Author, illustrator, and educator Jean Marzollo died April 10, 2018.
SCBWI Remembers Jean Marzollo 1942- 2018 from their website. Peek:
“…Marzollo served for 20 years as editor of Scholastic’s magazine for kindergartners, Let’s Find Out. …she wrote nearly 150 books, and became best known for her I Spy series (Scholastic, 1992)…translated into twelve languages and…sold more than 42 million copies worldwide.”
Obituary: Jean Marzollo by Shannon Maughan from Publishers Weekly. Peek:
“[Walter] Wick had mailed a promotional card to the magazine, and…she ‘knew that this photographer would be perfect for kindergarten because his picture was so clear and enticing.’ She hired him to create a series of photos and posters with various themes and objects that interest children.”
“I Spy sprang from a previous collaboration, its success was a complete surprise to both of us, and it changed our lives. It was Jean who recognized the educational potential of I Spy, and her ability to articulate those values made me a better illustrator.”
Jean Marzollo, 75, Dies; Her I Spy Books Challenged Children by Neil Genzlinger from The New York Times. Peek:
“Of the many [books] that followed, one of her favorites was Pierre the Penguin: A True Story illustrated by Laura Regan (Scholastic, 2010). It is about a penguin at a California zoo whose caretaker makes the animal a wet suit because it is missing feathers.”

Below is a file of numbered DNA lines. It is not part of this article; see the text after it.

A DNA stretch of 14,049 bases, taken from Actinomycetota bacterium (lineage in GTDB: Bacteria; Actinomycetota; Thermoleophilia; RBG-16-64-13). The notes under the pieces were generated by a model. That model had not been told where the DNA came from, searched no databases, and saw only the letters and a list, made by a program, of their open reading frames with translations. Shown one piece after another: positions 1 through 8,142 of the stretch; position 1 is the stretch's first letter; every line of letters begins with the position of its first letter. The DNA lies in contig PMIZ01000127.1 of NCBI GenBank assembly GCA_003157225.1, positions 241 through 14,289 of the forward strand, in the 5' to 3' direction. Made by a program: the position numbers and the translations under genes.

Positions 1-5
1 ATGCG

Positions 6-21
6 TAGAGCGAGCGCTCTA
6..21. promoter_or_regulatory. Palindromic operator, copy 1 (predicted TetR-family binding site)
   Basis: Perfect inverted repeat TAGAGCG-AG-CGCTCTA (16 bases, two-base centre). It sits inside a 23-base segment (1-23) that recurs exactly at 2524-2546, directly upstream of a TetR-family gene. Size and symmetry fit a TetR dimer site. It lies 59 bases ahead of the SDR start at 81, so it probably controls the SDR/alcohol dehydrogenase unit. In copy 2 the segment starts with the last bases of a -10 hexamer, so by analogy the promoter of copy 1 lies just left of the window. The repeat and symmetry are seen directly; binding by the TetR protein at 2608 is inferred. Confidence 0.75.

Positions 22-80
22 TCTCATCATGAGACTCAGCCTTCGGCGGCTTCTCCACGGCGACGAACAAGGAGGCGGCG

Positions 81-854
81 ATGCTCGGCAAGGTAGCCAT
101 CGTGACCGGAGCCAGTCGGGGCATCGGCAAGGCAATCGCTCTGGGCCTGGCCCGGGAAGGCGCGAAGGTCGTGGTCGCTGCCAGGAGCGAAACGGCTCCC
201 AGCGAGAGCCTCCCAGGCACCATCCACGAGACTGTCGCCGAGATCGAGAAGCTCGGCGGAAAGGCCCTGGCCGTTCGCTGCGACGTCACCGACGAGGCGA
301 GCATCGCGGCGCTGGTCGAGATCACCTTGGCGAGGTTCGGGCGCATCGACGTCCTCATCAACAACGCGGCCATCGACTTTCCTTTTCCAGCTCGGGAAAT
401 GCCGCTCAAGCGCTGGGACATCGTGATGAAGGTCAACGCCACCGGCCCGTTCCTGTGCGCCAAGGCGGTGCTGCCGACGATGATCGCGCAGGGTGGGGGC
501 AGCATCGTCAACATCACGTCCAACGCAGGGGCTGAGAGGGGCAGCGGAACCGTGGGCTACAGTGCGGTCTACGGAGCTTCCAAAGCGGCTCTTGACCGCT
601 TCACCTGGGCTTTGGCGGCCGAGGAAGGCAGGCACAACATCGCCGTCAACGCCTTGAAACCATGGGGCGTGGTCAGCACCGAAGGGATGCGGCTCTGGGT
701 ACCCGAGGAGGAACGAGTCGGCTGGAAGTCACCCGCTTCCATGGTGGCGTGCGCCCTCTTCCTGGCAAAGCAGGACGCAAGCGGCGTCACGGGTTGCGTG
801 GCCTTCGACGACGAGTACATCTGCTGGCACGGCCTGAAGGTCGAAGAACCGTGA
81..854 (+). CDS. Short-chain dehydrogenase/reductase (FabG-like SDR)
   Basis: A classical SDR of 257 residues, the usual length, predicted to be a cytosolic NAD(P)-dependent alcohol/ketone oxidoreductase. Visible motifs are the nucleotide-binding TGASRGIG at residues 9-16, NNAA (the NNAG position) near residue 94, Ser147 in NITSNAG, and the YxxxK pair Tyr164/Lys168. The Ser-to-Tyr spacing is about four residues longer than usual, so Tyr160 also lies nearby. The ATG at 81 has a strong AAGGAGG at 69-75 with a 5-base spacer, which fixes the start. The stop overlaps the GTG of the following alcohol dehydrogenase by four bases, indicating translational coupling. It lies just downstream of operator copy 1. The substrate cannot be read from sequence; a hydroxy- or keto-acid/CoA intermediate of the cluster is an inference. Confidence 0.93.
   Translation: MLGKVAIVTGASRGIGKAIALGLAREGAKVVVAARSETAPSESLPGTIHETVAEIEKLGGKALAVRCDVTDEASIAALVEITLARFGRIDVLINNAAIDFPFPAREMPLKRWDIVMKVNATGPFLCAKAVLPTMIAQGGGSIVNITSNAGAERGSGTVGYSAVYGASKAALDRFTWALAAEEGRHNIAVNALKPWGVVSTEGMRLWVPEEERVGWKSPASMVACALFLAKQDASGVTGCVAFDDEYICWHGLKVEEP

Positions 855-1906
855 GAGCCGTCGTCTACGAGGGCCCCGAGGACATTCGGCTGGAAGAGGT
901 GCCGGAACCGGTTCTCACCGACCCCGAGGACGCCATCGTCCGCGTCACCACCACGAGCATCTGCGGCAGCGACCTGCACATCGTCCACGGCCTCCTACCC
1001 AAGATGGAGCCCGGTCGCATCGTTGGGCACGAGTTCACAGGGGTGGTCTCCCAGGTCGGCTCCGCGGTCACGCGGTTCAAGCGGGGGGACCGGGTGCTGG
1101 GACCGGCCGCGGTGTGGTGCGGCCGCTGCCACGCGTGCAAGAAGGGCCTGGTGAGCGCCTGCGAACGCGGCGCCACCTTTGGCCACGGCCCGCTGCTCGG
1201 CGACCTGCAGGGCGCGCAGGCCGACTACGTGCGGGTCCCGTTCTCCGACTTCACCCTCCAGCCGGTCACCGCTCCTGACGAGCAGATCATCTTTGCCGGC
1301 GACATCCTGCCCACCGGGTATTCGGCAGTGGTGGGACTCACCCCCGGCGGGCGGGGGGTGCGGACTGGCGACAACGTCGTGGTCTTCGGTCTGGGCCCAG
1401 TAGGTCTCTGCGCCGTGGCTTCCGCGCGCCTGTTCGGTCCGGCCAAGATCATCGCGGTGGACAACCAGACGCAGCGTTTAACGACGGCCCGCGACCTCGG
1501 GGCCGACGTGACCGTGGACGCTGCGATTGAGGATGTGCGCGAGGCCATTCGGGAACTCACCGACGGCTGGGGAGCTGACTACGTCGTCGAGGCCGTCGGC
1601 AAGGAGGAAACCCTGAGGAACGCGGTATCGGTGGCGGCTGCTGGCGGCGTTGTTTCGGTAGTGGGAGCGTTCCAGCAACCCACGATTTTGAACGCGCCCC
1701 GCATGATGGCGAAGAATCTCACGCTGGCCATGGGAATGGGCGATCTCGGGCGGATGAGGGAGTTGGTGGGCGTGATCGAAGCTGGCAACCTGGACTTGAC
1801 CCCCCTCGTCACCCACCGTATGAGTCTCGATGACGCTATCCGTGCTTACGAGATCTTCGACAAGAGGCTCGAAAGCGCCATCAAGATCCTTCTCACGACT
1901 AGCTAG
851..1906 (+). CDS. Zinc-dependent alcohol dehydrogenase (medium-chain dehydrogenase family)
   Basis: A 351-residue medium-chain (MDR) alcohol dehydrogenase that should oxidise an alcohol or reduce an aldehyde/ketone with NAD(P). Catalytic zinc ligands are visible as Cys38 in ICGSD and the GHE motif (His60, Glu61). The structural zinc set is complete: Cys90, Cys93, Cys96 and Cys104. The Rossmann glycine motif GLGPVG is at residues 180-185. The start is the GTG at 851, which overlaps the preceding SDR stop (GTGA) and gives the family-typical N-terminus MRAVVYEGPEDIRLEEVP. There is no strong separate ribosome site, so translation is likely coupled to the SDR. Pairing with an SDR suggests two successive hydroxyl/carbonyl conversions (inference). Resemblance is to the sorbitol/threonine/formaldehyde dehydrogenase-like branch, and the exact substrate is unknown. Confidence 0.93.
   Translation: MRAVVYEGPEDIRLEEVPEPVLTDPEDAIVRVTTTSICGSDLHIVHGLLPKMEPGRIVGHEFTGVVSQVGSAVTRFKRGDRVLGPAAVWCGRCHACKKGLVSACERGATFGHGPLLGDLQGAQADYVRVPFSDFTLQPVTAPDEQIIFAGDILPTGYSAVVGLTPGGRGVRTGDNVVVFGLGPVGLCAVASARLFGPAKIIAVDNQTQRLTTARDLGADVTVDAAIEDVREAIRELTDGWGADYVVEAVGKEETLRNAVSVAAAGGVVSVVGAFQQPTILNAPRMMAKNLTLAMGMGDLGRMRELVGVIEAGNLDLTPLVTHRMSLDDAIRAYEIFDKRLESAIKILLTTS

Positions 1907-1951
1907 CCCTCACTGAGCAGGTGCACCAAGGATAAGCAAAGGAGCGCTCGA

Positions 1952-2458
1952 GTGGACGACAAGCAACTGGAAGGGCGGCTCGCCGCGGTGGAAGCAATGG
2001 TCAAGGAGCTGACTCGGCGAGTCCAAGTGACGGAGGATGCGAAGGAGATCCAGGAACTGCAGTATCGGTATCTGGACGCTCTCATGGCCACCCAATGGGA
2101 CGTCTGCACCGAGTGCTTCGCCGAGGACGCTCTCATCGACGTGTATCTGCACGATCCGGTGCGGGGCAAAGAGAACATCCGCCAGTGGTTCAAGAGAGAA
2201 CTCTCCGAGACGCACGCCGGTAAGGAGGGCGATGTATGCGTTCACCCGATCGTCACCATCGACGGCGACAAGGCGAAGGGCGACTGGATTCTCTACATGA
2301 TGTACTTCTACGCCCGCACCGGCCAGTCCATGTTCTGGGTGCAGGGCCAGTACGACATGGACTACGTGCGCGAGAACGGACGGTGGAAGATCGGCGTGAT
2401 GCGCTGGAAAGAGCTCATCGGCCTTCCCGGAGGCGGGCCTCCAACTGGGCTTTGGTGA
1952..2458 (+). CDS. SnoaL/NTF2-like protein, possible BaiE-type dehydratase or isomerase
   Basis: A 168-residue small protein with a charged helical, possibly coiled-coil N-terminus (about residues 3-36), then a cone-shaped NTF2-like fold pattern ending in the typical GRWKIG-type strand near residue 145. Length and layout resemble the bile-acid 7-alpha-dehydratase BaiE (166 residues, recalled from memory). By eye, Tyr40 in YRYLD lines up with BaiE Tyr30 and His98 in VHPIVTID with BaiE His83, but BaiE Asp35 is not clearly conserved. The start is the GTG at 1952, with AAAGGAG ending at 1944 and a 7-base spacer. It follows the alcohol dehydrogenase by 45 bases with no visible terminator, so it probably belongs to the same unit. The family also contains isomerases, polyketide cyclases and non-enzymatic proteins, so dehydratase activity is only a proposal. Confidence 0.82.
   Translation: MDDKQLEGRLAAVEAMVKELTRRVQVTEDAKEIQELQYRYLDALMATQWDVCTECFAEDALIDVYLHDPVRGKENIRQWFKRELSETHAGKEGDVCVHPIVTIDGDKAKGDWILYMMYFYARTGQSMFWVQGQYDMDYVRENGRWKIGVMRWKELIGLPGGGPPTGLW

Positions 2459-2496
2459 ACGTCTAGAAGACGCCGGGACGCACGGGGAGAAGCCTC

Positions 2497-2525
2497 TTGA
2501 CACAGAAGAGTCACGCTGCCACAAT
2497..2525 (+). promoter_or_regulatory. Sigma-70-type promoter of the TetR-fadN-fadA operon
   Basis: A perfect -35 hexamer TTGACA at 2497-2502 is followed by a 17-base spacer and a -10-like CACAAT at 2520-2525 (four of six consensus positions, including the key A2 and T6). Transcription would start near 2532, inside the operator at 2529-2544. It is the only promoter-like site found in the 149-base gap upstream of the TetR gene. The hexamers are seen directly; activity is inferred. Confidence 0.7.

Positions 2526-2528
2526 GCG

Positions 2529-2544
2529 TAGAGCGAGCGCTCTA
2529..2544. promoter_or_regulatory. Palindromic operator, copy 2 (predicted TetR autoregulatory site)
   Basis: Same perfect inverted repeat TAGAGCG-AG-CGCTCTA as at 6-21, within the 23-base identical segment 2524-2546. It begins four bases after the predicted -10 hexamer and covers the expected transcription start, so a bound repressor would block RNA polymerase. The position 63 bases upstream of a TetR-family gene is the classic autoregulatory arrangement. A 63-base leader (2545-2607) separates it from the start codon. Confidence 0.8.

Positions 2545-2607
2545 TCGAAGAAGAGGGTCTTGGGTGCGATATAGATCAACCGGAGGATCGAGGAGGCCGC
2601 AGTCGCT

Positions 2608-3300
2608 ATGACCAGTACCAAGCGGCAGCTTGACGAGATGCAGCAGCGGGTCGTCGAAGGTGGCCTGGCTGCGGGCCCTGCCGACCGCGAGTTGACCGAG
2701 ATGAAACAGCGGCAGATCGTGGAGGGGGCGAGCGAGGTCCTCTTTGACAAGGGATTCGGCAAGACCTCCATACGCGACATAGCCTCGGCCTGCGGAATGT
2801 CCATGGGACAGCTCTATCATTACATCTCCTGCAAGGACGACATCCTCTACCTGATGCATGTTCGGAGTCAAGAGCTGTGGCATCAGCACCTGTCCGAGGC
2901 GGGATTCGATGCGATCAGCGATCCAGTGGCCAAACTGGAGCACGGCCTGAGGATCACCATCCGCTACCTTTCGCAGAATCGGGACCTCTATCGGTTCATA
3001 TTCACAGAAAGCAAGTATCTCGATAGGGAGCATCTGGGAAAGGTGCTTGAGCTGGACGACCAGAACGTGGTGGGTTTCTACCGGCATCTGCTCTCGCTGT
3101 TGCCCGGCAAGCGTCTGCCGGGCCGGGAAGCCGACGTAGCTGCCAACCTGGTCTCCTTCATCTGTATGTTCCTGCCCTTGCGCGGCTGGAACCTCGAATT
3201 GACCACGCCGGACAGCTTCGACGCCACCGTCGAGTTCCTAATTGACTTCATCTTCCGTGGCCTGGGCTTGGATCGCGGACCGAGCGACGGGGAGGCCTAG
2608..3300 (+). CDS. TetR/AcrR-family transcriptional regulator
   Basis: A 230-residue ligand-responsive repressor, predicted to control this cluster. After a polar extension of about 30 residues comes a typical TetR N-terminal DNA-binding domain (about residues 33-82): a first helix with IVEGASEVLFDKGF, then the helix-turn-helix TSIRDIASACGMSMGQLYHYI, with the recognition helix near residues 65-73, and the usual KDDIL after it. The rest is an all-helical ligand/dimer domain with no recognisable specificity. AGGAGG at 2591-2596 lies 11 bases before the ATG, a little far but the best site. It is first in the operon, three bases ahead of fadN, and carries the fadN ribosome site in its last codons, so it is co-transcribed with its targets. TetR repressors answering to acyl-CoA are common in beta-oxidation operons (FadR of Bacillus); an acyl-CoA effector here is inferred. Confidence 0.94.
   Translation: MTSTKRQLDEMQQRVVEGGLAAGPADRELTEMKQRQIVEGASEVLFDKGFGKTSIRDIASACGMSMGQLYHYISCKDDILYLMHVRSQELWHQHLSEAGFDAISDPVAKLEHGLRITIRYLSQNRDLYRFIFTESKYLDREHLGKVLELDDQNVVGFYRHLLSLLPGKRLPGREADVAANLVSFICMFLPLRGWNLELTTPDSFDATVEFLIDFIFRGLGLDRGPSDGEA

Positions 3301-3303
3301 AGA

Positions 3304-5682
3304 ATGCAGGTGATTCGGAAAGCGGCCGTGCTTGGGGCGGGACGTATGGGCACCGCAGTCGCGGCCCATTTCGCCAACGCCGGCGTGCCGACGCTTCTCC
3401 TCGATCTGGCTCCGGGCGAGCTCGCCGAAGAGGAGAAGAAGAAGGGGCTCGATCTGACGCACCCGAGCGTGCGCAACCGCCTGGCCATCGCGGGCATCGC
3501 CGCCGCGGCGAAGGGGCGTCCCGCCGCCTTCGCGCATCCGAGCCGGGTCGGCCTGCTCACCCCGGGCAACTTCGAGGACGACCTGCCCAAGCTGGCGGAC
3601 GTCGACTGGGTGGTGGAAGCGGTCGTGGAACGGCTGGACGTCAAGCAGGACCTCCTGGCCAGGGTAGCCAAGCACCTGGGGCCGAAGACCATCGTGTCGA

I Spy Author Jean Marzollo Remembered for Her Generosity, Love of Words by Kara Yorio from School Library Journal. Peek:
“When a grant came to finally renovate the children’s room at the Butterfield Public Library in Cold Spring, NY, the library staff knew immediately who they wanted to honor with its name. …Jean Marzollo was the only choice, says library director Gillian Thorpe. But they had to convince Marzollo.”
Robin: I Spy was the first book my oldest child was able to read to my youngest. My oldest is now twenty-five and my youngest twenty-two. Time flies!
Today my oldest texted me about the I Spy books. “As a kid it’s fun just looking at stuff, [Marzollo] understood that, but also gave a goal, too. She totally understood her reader base!”
My youngest agreed. “She made reading into a game. Who doesn’t love a good game, especially a kid?”
My husband, a doctor at an urgent care medical clinic, told me the clinic has copies of the I Spy series in their waiting room and every exam room because they are the perfect books to entertain kids and adults of every age.
Every year at Christmas we read our copy of I Spy Christmas (Scholastic, 1992), stopping to play the game on each page. Jean Marzollo will indeed be missed in the Galbraith-Liss house!